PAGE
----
Having grown up in the UK, Jencks recalls his time as a student, hitting up three movies a day at the local theater. His fascination with films took a step further when he worked on a commercial shoot in Portgual with his friends. “I enjoyed the camaraderie of it all,” he said. Ultimately, Jencks relished the multitude of challenges and coming up with different solutions.
It was at that point that Jencks wanted to create his own projects under the tutelage of industry professionals in Los Angeles, where his father happened to live and teach at a local university.
“I chose NYFA because they give you a camera and let you go on with it,” he said. “It’s an environment where I can make a lot of mistakes and then work them out with industry professionals.”
While at NYFA, Jencks quickly found his clique who he bonded with and shot a series of short films that helped build his reel and filmmaking experience. After graduating from NYFA, he got a job at the production company, Muse. “I was the first person at work and the last person to leave, but as long as I kept a smile on my face, they’d keep giving me more and more responsibility,” said Jencks about his time with Muse.
From there he took a job as a 3rd AD on a feature film that was filming in Utah. The film, “Blind Dating,” which starred Chris Pine, introduced Jencks to a fairly large budget production.
He then went on to produce “Lying” which premiered at the Director’s Fortnight in Cannes, though things didn’t go quite as he’d hoped. “I was booed by the crowd. I believe the film may have been too pretentious, even for the French,” he quipped. Nevertheless, Jencks pressed on in his career, starting his own production company, Electric Shadow Company.
Jencks has now been working in the film industry for over 10 years as a producer, writer and director. His short film, “Go Away, Please!” (2009) won the Shooting People prize at London Short Film Festival. His debut feature, “The Fold,” starred Catherine McCormack and got its cinematic release in 2013.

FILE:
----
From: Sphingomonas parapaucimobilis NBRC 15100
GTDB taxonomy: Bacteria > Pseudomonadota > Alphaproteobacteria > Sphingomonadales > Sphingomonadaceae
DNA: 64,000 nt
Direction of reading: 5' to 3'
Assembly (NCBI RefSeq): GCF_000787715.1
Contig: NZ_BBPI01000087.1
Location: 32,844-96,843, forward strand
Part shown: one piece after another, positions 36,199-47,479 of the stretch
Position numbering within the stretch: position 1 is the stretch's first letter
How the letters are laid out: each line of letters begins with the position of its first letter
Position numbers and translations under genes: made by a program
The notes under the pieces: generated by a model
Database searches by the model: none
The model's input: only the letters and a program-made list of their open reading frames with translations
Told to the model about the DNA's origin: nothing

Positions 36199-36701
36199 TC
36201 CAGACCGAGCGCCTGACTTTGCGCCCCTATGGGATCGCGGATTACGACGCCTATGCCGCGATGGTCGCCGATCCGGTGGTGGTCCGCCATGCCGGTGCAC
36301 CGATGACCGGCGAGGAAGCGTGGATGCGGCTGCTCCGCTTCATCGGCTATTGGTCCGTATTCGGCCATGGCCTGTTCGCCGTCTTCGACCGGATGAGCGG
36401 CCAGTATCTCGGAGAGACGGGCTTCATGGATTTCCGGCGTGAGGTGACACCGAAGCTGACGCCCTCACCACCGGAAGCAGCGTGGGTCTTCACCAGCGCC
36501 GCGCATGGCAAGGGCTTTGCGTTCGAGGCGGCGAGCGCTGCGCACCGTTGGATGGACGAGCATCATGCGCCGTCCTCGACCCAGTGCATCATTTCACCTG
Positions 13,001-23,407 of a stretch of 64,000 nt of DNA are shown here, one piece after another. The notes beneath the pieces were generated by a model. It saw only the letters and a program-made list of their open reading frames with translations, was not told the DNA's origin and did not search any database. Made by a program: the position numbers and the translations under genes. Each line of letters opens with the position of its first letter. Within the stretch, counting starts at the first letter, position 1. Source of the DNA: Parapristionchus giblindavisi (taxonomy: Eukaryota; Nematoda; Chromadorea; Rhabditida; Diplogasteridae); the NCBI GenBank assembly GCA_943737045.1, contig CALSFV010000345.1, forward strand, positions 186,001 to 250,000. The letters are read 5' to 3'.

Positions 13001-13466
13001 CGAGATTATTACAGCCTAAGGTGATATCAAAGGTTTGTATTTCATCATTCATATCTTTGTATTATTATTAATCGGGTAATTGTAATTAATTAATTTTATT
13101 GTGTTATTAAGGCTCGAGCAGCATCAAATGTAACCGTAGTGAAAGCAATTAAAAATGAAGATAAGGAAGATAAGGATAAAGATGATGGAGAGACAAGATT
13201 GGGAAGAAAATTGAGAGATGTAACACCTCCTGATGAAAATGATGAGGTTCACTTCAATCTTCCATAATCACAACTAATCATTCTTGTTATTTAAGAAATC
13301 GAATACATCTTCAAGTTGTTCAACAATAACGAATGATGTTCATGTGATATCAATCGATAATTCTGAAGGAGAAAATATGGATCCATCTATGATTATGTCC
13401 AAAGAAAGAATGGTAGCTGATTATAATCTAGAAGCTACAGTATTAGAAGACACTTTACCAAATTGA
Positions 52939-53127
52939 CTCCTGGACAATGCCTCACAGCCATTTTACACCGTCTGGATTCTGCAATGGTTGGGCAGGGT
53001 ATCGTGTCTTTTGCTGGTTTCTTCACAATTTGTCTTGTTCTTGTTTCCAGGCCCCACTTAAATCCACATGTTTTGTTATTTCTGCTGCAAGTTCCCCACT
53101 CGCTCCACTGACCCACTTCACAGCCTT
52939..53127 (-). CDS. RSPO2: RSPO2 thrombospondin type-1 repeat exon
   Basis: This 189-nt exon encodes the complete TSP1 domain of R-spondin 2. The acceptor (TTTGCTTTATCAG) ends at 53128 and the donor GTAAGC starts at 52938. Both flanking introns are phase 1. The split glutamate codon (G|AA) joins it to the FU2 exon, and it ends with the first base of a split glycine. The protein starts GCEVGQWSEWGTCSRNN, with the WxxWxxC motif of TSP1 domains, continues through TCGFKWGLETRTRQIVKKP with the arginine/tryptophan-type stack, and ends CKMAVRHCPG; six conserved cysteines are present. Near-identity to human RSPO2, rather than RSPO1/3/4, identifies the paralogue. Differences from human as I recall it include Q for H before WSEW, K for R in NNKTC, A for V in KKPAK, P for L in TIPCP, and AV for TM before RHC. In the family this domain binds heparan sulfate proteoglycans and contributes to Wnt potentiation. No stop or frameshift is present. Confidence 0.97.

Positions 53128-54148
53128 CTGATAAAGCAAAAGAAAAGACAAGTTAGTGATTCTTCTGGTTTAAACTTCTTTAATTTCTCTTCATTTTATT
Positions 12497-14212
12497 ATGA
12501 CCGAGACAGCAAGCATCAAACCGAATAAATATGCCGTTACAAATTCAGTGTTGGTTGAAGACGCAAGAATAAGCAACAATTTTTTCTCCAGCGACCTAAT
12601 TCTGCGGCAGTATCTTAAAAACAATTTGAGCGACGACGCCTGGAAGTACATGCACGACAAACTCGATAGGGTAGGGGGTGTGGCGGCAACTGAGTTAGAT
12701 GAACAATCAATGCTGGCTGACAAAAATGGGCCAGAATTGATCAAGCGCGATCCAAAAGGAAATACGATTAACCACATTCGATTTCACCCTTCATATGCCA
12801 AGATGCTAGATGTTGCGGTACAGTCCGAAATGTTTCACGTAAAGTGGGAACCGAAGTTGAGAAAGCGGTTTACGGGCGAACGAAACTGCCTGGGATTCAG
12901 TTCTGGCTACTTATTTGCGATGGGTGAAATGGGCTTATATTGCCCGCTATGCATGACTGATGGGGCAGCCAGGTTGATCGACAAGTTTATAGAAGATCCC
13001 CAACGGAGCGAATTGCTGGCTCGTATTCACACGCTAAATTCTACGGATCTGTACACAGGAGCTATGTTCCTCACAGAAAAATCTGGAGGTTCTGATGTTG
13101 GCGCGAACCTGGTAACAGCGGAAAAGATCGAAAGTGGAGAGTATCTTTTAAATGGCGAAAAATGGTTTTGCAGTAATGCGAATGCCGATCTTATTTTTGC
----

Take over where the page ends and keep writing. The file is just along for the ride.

Interestingly enough, back in 2002, while staying at producer Roger Corman’s home, Jencks noticed Stephen Fry’s novel, “The Hippopotamus,” resting alongside his guest bed. “I laughed and laughed,” said Jencks. “I responded very well to the protagonist and antagonist. I thought this story would do well if we were able to take the essence of it and provide a traditional narrative structure.”
Years later he acquired the rights to the novel and directed the film under his production company.
When it comes to directing his actors, Jencks talks about using the script as the blueprint to abide by, and how he interprets it is a really interesting journey. His job is to ensure each and every talented actor is on the same page. “You have to tie everything together. That’s the job of the director,” he adds.
Aside from his directing credits, Jencks has executive producer credits on “Swallows and Amazons” (Andrew Scott, Rafe Spall and Kelly Macdonald); “The Trust” (Nic Cage and Elijah Wood), “Terminal” (Margot Robbie, Simon Pegg, Mike Myers) and “The Crow” remake.
As for his role as executive producer, Jencks says he trusts his directors and tries not to get involved with the creative.
Outside of the entertainment business, Jencks is a family man and a keen advocate of human rights. He’s closely involved with Reprieve and Just for Kids Law.
He is the proud custodian of the internationally renowned “Garden of Cosmic Speculation” designed and created by his father, architect and landform artist Charles Jencks and late mother Maggie Keswick Jencksat, at their family home near Dumfries. His parents are also the founders of Maggie’s Cancer Caring Centres, which now have 17 units at major NHS cancer hospitals throughout the UK and overseas.
For those with an affinity for wine, Jencks is also passionate about natural wine and is a part owner of Aubert and Mascoli Ltd, which supplies organic and biodynamic wine to some of the UK’s best restaurants and various discerning private clients.